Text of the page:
For American politics experts, Donald Trump’s statement about the Mueller investigation being tantamount to a coup attempt is no news. Since before Trump was elected president, mud-slinging and harassment have been the norm in Washington. Trump was, and still is, accused of collusion with Russia, perjury and many other things. Trump, in response, has denied everything.
Trump’s statement adds a twist, in the context of domestic politics, in connection with the completion of Mueller’s investigation. The president is no longer being threatened with impeachment or facing dour accusations that he “conspired” with Russia or betrayed national interests. Perjury charges against Trump have also been dropped. So, the threat of imminent disaster he faced only recently has been put on pause, at least for the time being.
But Trump’s fight for survival is not over. Now he has to fight as a candidate for a second term in office. The Democrats are deeply disappointed with the results of the Mueller investigation and are not going to leave Trump alone. There are many new details ahead and the liberal press is poised to savour every one.
There is no need to go far for sources. A considerable portion of the 300-page Mueller report will be published soon. Trump’s former lawyer, Michael Cohen, allegedly has some new facts that he passed along to Congress. The investigation is continuing in the House Judicial Committee and in the New York State Attorney’s Office. The president is being compelled, with renewed effort, to make his tax returns public. New leaks from the country’s security agencies are possible; these have already complicated the position of Trump more than once.
New details will provide the media with many reasons for new accusations. Hysteria will continue. At the Democrats’ behest, the Russia card will be actively played in the 2020 elections as well. Incidentally, the lack of evidence of Trump’s conspiracy with Russia has not caused the hysteria to abate, it began before Mueller’s investigation and even before Trump’s election. There are many new challenges facing the White House, and Trump’s ability to brush them aside will be envied even by Petro Poroshenko, whose political career is rapidly sinking as the second round of the Ukrainian elections looms.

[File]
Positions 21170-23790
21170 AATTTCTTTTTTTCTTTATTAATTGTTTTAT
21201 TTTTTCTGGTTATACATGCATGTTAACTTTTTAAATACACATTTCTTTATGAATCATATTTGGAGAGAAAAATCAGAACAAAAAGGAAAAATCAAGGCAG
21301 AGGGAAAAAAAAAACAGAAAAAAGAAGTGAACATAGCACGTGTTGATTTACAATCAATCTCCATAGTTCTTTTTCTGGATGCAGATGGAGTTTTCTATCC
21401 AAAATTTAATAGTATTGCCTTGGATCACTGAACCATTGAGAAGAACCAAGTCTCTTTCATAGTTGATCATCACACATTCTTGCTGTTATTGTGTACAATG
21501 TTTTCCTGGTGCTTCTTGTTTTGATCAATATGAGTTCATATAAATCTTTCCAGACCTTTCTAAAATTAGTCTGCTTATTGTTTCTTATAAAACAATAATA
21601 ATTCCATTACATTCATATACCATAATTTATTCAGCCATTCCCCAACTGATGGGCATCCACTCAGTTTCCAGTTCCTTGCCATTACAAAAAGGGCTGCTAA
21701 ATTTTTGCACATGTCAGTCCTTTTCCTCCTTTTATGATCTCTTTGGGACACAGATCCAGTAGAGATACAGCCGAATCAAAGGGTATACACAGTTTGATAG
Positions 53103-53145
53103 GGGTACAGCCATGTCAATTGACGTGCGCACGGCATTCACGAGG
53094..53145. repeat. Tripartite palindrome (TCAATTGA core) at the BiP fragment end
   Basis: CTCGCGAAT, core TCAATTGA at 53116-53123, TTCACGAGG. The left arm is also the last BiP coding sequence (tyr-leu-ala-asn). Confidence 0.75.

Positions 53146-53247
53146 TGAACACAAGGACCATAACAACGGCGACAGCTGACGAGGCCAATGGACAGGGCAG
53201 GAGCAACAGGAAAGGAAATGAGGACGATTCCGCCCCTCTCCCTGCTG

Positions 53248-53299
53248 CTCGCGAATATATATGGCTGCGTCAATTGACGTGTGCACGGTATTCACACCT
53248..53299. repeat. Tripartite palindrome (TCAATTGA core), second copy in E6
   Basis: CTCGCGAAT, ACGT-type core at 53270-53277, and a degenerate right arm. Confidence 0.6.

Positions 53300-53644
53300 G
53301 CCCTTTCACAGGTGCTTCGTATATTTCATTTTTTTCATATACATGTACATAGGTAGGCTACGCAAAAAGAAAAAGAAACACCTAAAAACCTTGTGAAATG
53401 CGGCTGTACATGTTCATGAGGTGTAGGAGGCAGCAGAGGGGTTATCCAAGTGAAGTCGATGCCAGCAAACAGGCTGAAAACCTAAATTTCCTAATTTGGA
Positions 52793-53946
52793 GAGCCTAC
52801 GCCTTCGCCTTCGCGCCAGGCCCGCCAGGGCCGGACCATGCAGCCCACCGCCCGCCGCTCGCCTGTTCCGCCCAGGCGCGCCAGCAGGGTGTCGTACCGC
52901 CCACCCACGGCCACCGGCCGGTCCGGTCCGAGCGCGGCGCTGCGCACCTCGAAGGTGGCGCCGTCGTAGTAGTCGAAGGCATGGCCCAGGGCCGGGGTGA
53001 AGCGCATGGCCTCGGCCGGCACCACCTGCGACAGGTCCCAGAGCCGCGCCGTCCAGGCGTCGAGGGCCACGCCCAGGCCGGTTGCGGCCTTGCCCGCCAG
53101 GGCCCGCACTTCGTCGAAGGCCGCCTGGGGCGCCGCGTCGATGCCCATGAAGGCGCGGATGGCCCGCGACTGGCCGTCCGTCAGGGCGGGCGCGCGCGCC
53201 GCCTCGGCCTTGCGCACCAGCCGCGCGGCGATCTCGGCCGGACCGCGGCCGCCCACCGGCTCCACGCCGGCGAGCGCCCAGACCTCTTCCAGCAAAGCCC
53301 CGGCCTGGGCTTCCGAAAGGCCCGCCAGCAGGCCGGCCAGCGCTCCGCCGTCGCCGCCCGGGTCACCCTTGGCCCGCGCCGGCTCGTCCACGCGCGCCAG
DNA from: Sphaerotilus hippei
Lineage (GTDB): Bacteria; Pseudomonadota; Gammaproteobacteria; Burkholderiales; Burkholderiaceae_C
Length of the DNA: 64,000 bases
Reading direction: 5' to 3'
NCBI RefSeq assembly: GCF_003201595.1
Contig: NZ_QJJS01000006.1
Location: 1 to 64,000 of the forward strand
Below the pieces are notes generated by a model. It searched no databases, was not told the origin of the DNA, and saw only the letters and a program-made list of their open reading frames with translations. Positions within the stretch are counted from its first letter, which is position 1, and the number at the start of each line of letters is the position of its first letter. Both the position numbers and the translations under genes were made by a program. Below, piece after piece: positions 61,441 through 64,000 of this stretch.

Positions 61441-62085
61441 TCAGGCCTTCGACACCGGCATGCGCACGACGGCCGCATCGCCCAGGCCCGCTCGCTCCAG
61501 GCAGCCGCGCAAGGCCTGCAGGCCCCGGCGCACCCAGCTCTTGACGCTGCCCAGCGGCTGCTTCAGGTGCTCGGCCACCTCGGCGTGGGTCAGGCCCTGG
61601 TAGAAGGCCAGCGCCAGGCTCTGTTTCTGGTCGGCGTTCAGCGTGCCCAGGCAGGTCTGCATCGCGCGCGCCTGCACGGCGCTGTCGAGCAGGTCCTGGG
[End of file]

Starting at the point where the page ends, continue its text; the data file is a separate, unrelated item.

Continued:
Naturally, Trump will react. It is not difficult to assume that he will do this according to the laws and principles of reality shows, replete with colourful accusations against his opponents. Opponents and enemies are essential in his dramaturgy, and the more hostile the intentions and actions attributed to him are, the harder he must try to appear to be the protagonist. When surrounded by enemies, Trump appears as an epic hero, saving America from total destruction. It is well known that, unlike his critics, Trump is always right, is a “stable genius” and does not settle for less.
At the same time, Trump’s counterattacks on Twitter and other public spaces will not necessarily be accompanied by radical power shifts. As the experience of his administration showed, it is not easy to make such changes. In addition, there is always a fair amount of bluffing between Trump’s threats and what he actually does; there are plenty of examples of this in his foreign and domestic policy. Finally, Trump has never been as much about reshuffling the agenda of the White House as he has been about providing a reality show for the American mass audience. The 45th President of the United States is not just a populist, but a populist showman who has been made for TV amid the business realities of the entertainment industry.
The show must go on ...